The company, which manufactures respiratory and head protection systems (helmets), today reported adjusted profit before tax for the year to 30 September fell 37.5 per cent in constant currency to $14m (£11.7m) as revenue dropped 7.5 per cent to $244m (£195m).
The group booked $258.7m (£207m) of new orders in the period, leaving it with a closing order book of $135.8m (£109m).
The company, which has been hit by manufacturing issues and write downs at its now shuttered armour division, said it has now put past issues behind it and is looking forward to the future.
Avon said it will see an improvement in operating performance in the second half of its 2024 financial year as its transformation plan starts to yield results.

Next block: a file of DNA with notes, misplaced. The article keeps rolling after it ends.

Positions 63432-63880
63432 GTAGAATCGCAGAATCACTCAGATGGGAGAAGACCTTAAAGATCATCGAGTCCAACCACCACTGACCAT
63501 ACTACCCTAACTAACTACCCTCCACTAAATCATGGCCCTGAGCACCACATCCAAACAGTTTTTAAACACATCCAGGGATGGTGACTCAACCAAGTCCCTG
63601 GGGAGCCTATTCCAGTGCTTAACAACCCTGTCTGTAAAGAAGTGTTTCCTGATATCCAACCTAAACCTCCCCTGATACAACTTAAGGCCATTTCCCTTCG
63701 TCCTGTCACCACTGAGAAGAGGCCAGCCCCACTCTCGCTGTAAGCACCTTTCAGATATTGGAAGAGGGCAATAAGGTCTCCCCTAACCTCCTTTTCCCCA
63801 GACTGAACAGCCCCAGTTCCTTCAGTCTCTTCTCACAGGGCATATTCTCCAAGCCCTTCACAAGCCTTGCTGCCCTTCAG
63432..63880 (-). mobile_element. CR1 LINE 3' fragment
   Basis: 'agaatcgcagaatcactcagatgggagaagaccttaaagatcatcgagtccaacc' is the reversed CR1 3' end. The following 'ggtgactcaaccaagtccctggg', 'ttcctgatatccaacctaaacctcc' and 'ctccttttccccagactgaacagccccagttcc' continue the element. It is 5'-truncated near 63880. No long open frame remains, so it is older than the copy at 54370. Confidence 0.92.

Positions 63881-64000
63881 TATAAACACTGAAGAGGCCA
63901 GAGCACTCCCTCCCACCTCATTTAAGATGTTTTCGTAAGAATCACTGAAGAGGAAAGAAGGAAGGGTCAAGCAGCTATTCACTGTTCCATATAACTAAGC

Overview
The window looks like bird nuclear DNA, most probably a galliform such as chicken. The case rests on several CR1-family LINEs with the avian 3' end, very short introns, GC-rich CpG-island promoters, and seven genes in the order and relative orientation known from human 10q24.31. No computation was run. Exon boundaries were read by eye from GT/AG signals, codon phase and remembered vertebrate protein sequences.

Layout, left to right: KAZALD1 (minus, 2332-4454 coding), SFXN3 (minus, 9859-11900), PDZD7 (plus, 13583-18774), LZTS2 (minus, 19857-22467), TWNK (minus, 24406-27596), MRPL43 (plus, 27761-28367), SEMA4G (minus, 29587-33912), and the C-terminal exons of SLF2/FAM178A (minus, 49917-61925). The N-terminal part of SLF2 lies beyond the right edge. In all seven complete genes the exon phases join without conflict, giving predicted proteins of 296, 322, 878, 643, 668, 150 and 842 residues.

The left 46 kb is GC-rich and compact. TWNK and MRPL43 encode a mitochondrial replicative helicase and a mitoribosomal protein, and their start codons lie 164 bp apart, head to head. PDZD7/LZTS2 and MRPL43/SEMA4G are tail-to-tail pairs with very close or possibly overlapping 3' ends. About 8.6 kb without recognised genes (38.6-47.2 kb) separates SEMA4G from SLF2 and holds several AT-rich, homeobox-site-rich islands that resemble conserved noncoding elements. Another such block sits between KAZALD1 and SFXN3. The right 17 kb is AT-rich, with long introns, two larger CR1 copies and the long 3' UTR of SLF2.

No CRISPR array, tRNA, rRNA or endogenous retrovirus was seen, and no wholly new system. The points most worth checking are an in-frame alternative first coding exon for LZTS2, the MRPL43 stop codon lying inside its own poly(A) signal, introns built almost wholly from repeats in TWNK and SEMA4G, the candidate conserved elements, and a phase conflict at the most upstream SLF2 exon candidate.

Debt is also expected to fall further, from 1.9 times earnings before interest, tax, depreciation and amortisation (Ebitda) as reported today, and compared to 2.6 times Ebitda at the end of the first half of Avon Protection’s 2023 financial year.
Chief executive Jos Sclater said: “Avon has an exciting future and is well positioned to become the largest supplier of ballistic helmets to the US Department of Defense, complementing our existing position as the leading provider of respiratory products to the DOD and other NATO countries.”
Following the results, the stock added two per cent in early trading.